- June 1, 2021
- Posted by: Dave Kurlan
- Category: Understanding the Sales Force
May 29 was the day that nearly all COVID restrictions were lifted here Massachusetts. How liberating! Or so I thought…
I went to the grocery store and was stunned to discover that I was the only person in the store not wearing a mask. Either everyone in the store was unvaccinated, didn’t believe the vaccine would protect them, or they were afraid to go out in public without the mask.
I returned to the store on Sunday and was stunned again when nearly everyone in the store was maskless. It seemed odd that the masked and maskless numbers flipped in twenty-four hours but I loved it. We were much closer to normal. But it did get me wondering what normal means for sales teams moving forward.
My first attempt to understand how 2022 might look was to survey Objective Management Group’s Partners (sales development experts that provide OMG’s assessments to their clients). Among other topics, we asked them two questions about travel and in-person training and here is what they had to say:
As you can see, roughly 30% are chomping at the bit to travel to an in-person event, but 20% are pretty sure they will be staying home. While another 20% could be persuaded to attend, a huge group – nearly 30% – are undecided and would probably lean towards staying home. So right now it looks split down the middle and these beliefs also reflect whether they would be comfortable leading in-person sales training events for their clients.
We also asked what kind of in-person event they would travel to attend and there was more clarity there, with longer, multi-day conferences having more appeal than shorter, one-day events.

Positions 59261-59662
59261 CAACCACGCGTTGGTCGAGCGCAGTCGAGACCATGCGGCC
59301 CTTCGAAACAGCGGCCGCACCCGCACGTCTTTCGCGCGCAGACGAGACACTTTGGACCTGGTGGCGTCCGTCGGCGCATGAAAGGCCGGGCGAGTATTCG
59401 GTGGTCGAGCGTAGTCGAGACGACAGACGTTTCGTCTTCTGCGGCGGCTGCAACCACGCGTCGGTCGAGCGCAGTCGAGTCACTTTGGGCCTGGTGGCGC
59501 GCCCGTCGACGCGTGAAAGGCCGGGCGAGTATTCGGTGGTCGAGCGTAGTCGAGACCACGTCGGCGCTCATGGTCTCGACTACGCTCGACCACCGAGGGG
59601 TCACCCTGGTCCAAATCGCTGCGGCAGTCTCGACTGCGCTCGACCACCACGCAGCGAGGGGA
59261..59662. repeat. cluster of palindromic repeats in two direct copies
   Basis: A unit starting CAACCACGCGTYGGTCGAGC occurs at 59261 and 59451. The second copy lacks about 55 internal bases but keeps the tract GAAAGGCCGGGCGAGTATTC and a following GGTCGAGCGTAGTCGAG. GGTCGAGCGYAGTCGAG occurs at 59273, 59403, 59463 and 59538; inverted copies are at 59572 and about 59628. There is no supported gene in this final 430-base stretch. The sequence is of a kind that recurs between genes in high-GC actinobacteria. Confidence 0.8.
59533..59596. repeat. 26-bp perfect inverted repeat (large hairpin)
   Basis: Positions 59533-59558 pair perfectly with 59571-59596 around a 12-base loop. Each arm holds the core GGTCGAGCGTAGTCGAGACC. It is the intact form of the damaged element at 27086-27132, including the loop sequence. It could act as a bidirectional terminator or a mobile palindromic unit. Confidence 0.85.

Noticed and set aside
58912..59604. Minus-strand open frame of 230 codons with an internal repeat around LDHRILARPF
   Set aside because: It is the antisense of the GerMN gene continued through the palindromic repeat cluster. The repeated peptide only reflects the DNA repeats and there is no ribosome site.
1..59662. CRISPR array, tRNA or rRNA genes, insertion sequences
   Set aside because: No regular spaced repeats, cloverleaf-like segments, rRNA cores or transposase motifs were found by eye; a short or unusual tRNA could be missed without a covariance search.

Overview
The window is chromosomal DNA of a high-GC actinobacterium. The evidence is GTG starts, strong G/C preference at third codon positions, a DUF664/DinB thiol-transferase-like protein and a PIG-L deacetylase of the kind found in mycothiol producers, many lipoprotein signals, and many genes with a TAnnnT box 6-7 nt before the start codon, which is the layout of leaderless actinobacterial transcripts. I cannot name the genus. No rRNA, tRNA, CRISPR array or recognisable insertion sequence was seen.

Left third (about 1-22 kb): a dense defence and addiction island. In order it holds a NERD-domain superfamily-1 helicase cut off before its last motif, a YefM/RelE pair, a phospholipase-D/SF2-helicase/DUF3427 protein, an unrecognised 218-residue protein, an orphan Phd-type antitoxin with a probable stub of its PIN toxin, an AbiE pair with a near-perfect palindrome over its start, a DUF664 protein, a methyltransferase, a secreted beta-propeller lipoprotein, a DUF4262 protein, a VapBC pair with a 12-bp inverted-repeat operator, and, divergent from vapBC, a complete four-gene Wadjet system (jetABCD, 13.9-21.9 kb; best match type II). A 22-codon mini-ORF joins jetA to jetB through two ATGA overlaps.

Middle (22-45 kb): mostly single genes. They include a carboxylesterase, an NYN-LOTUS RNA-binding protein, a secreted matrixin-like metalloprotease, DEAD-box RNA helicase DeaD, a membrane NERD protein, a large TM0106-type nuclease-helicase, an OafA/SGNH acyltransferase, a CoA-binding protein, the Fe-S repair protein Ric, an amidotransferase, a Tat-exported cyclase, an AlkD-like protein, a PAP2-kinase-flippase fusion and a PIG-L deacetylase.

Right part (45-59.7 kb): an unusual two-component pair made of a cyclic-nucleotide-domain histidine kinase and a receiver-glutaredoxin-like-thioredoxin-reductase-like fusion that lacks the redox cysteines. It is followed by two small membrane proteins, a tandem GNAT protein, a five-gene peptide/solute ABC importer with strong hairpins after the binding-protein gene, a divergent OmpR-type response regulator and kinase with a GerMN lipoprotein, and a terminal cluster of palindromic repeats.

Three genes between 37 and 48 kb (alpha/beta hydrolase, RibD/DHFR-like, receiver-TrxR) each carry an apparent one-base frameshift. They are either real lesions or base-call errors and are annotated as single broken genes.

Will salespeople be traveling in their territories, to their big customers, or to sales calls?
The answer appears to be, “It depends.”
The decisions have a lot to do with what their companies are requiring them to do, what their customers need and are comfortable with, and salespeople finally being more comfortable selling virtually over video. For a lot of old-school territory salespeople the transition to virtual was like pulling teeth and many of them can’t wait to get back out there. But will their customers allow them back on the premises?
Again, the answer is split with some customers saying, “Come on down!” and others saying, “No visitors.” In the US, a lot of it depends on geography with customers and sellers in red states much more comfortable with the old normal and customers and sellers in the blue states much more comfortable with the new normal. In Europe, APAC, LatAm, and EMEA, the factors influencing a return to normal have more to do with containment of the virus with outbreaks continuing in many countries.
One of the big factors in all of this is school and daycare. With many schools still closed, and some teacher’s unions resisting orders to reopen in the fall, some parents are still forced to stay home and that trumps all of the other factors.
In conclusion, we are making progress, but we are still a hybrid mess with two parts fear, one-part comfort and three parts of the unknown all mixed together. That means for the foreseeable future, there will still be a lot of virtual selling, servicing, training and coaching taking place.